From Assault On Precinct 13 via Halloween to The Thing, John Carpenter's iconic catalogue has captivated audiences and influenced fellow filmmakers for almost 50 years.
An uncompromising creator - often directing, writing, producing, scoring and starring in his own films - the master of horror's genre-hopping back catalogue also gives him just claim as the undisputed boss of the B-movie.
These are the essential John Carpenter films every self-respecting film lover needs to see.
Assault On Precinct 13 (1976)
When a bloodthirsty street gang attacks a defunct police precinct on the eve of its closure, its skeleton staff and a couple of criminals are forced to team up and fight to defend themselves from the violent onslaught.
In what would become a signature element of Carpenter’s finest films, Assault On Precinct 13 has a plot that could scarcely be leaner. Holed up in an isolated, soon-to-close police station, a handful of characters are forced to fight off wave after wave of heavily armed gang members.
Inspired by a love of westerns (Howard Hawks’ films in particular – the film is heavily influenced by Rio Bravo) and by George A. Romero’s 1969 Zombie classic Night of the Living Dead - Carpenter took that pared-down premise, a cast of relative unknowns and a meagre $100,000 budget, and created a tense, claustrophobic action thriller with a bracingly high body count and a menacing minimalist score.
Cleverly, Carpenter devoted a chunk of the film’s budget to high quality sound and film processing, ensuring that the finished Assault looked and sounded great. Interestingly, Assault On Precinct 13 initially failed to find critical acclaim in the US. However, we Brits loved it, starting a chain reaction of love around Europe that would eventually return to the States where it was rightly re-evaluated as the taut, nerve-wracking masterpiece it is.
15 years to the day after six-year-old Michael Myers savagely murdered his older sister on Halloween night, he escapes from a prison transport and returns to his home town of Haddonfield to rain terror upon its residents and one babysitter in particular.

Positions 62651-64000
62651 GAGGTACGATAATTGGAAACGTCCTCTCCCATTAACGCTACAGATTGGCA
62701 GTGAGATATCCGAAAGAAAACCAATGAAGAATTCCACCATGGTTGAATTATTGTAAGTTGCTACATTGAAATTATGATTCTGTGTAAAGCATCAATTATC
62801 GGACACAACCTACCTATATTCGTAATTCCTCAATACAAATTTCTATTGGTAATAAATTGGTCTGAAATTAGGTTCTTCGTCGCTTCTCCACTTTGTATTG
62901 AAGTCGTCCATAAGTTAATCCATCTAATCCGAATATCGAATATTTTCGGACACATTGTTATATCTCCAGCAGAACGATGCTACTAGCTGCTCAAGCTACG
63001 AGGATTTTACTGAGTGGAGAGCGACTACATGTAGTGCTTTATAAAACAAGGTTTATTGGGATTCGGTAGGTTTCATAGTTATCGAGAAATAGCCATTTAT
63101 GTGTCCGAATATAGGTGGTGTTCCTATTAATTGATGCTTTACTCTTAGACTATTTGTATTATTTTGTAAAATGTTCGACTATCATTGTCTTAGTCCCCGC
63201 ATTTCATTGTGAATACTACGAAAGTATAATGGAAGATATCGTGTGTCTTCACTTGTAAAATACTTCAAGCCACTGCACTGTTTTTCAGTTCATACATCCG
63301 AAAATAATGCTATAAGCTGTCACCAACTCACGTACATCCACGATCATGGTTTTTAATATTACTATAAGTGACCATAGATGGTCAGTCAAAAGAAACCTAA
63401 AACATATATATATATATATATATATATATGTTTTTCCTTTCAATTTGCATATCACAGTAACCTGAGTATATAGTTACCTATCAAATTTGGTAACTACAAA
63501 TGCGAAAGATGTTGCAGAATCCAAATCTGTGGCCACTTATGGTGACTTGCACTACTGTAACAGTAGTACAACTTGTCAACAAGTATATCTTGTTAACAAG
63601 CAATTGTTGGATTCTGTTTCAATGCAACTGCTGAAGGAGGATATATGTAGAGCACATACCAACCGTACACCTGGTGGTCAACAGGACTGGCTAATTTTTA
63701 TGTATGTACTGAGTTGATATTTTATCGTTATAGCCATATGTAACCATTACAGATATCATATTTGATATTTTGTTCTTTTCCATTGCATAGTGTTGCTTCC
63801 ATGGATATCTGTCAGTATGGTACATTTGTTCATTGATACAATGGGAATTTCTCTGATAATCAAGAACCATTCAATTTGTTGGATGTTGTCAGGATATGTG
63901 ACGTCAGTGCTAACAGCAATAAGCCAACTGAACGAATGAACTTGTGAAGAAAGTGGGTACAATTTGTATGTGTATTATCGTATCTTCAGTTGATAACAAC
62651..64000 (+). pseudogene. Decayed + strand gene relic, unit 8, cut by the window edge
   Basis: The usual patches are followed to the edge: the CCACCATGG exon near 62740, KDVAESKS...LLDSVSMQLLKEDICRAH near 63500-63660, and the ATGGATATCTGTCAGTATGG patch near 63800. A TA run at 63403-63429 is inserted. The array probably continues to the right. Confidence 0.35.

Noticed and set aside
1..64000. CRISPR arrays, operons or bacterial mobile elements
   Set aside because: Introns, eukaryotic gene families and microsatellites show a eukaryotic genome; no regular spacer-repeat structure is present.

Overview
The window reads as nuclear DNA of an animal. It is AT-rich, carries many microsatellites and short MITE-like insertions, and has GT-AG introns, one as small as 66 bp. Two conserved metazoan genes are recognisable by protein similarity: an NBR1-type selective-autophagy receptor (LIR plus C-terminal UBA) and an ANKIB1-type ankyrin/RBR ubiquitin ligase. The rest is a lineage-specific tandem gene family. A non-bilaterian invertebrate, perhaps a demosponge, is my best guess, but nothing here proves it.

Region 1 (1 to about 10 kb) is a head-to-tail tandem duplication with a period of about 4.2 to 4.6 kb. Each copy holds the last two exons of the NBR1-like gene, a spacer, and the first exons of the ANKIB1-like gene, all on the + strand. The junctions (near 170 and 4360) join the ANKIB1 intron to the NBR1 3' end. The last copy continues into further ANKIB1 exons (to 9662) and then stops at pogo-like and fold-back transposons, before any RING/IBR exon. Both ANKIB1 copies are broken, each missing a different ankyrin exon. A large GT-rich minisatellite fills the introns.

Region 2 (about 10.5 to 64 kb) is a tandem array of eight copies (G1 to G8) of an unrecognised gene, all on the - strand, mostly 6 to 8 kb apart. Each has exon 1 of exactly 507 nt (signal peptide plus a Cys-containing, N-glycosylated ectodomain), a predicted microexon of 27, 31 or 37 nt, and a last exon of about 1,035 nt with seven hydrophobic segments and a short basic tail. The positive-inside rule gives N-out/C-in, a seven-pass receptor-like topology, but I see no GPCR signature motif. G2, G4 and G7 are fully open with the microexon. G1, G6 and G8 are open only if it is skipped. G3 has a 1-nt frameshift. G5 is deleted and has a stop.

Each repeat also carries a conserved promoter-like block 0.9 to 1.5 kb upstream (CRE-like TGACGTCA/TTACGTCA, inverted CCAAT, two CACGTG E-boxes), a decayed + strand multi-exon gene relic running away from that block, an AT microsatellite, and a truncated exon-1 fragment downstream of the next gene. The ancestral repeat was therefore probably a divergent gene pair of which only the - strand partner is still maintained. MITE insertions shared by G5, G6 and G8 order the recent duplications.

Alfred Hitchcock’s Psycho (1960) and Bob Clark’s Black Christmas (1974) may have sparked a filmic fascination with unhinged killers but John Carpenter’s Halloween put a V8 engine in the slasher movie bandwagon and created the genre’s first enduring icon - Michael Myers.
Myers (or The Shape as he’s known in the credits) is a fantastically frightening blank of a monster. Mute, seemingly supernatural in his ability to survive and topped off with a spray-painted, $1.98 William Shatner mask that’s recognisably human but utterly emotionless, his seeming lack of passion (and urgency) is his most unsettling quality.
Like Assault On Precinct 13 before it, Halloween’s premise could scarcely be simpler and once again, Carpenter creates a genre film that’s so much greater than the sum of its parts. Employing fantastic framing (Myers appearing from the shadows behind Jamie Lee Curtis’s resourceful babysitter Laurie Strode!) a keen awareness of space (Carpenter is a master at establishing the physical space in which his characters live and die) and an unflinching depiction of violence, Halloween drips with unsettling menace. Add Carpenter’s iconic piano theme – played in a destabilising 10/8 time signature – and it’s no wonder that 10 films and 43 years after Michael Myers first returned to Haddonfield, he’s still going and heading for not one but two more big-screen murder sprees.
The Fog (1980)
100 years after the greedy founders of the Californian coastal town of Antonio Bay deliberately sank a ship and plundered its gold, a mysterious glowing fog rolls in bringing the vengeful spirits of the sailors and passengers that died in the disaster.
Not unlike its rolling subject matter, supernatural horror The Fog is a bit slow for some – and has only truly found its status as a classic as an appreciation for Carpenter’s filmmaking has grown – but it’s another low-budget gem that shows the director’s style and favourite themes coalescing.
There’s the single, self-contained location – an isolated Cali coastal town established by opportunistic murderers in this case. A tense, nowhere-to-hide siege situation with a steadily increasing body count, a shocking and unapologetically dark ending, and a spookily sparse synth soundtrack from Carpenter that successfully crawls beneath your skin like so many ants looking for a way out. The Fog also sees Carpenter’s preference for shooting in widescreen – a choice that not only establishes space well, but also visually helps to hint at danger just outside of the frame.
Fun fact: Carpenter was inspired to write this cult classic when he was visiting Stonehenge with his producer, and then girlfriend, Debra Hill. They saw an eerie fog in the distance and the rest is history.
Escape from New York (1981)
In 1981’s idea of the near future (1997!) the entire island of Manhattan is a maximum security prison filled with the dregs of humanity. When Air Force One crash lands in the Rotten Apple, a convicted bank robber is given an ultimatum – rescue the President for a full pardon or die trying.
Co-written with Nick Castle (who, incidentally, played The Shape in 1978’s Halloween), the cynical, searing Escape from New York sprang from John Carpenter’s disillusionment with politicians following the 1974 Watergate scandal and President Nixon’s resignation.